Let’s not go to pot


(I was hoping that someone else would beat me to writing this letter). Recently the Press carried a headline reading: “Residents: Pot Legalization A Good Move.” The article written by Clarissa Kell was primarily interviews with Seth Selthofner of the National Organization for the Reform of Marijuana Laws (NORML) and of Nuggy’s owners Doug and Aimee Warner of Escanaba. All three were excited that the legalization of marijuana for 21-year olds is a positive move. Sadly, 55 percent of Michiganders voted that way — surprised me. Will it bring tax monies? Some. Will it bring some tourists? Hope not. Will it bring businesses here? What kind? Recall that employers can still require their employees to pass drug tests and some Colorado businesses recruit and hire out of state employees. Doug Warner thinks that Escanaba would be “foolish” to opt out of selling pot because the city needs money. Do we? Do we need commercial growers and sellers? Will there be a black market without them? Probably. Is there now? Yes. Are we better off now? Can we live with lesser legal penalties for minor pot infractions? Surely, yes.

There are reasons why law enforcement and the medical community are opposed to recreational marijuana. The job for law enforcement will be huge. They have a hard enough time enforcing medical pot laws. Medical experts claim that the brains of teens and adults are not fully formed until about the age of 23 and that 90 percent of those who struggle with addiction start to use before the age of 21. Pot users claim that pot is not a gateway drug; most professionals say otherwise. Most hard core addicts began with pot. The pot now grown is way more potent than the stuff Bill Clinton never inhaled.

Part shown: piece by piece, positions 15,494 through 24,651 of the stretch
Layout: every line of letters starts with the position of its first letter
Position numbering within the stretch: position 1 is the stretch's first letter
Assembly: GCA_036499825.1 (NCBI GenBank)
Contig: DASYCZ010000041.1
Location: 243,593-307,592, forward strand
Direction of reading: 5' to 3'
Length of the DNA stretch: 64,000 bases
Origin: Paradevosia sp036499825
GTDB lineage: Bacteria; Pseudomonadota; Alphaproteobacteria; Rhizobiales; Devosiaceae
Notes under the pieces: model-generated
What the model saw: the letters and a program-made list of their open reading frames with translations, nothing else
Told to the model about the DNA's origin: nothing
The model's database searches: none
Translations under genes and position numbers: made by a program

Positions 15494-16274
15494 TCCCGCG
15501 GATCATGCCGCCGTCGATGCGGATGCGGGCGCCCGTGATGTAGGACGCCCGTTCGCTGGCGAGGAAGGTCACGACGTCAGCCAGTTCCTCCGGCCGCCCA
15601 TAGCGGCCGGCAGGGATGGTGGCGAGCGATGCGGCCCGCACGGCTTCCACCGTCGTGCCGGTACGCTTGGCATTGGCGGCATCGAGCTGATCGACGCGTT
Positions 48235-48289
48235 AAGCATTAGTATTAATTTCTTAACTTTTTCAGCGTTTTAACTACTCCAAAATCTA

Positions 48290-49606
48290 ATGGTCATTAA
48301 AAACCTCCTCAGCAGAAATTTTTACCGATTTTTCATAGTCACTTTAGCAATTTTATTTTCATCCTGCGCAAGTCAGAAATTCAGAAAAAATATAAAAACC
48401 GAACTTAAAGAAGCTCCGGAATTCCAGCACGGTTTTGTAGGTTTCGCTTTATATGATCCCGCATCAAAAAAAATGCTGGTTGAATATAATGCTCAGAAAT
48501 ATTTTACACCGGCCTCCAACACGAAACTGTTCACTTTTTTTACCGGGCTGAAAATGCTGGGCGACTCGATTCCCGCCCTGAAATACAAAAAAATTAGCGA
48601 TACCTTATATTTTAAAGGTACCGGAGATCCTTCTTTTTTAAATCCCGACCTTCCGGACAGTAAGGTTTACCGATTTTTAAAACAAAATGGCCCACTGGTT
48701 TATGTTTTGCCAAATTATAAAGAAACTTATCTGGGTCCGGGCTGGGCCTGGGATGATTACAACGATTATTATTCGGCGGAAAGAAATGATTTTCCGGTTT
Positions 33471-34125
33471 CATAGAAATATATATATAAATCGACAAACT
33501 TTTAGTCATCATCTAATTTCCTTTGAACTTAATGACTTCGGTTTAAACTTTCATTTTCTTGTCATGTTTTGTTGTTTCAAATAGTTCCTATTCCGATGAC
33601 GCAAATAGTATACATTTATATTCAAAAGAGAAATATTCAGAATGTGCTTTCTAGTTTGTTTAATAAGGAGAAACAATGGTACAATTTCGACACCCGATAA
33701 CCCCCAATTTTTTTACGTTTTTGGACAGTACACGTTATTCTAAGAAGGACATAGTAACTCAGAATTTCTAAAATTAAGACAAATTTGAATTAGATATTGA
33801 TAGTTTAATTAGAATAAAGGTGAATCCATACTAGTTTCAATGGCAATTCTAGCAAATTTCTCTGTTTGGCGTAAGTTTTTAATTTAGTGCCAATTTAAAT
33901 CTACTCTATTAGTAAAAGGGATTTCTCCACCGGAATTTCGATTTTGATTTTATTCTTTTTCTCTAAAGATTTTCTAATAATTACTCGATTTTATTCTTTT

Testing for pot on drugged drivers will exist, as technically difficult as it might be. If you favored legislation, do not complain too much when someone close to you is killed by a buzzed driver. Alcohol related accidents are bad enough. Pot is supposed to mellow one out — that behind the wheel is deadly.

If adults use it, how are you going to keep your kids from not doing it? Can you? Will you? Will having it around readily not create an issue? Do you want your children to observe you or see the results? Recently a local health agency published a booklet for teens titled “I Won’t Smoke Marijuana Because….” and it listed 50 reasons why not to….“I hate being out of control, I like my brain cells, it won’t solve my problems, I’ve got better things to do with my time, it could damage my reproductive system, etc.” I have had local teens tell me that they can smoke while pregnant…and they did. Imagine babies’ pain withdrawing from any drug.

Is this all worth it? A bad gamble? Solutions? I am not sure there is a good one. I am convinced we are in for trouble. Prove me wrong. Anything California endorses scares me.

Mike Olson

Ford River/Escanaba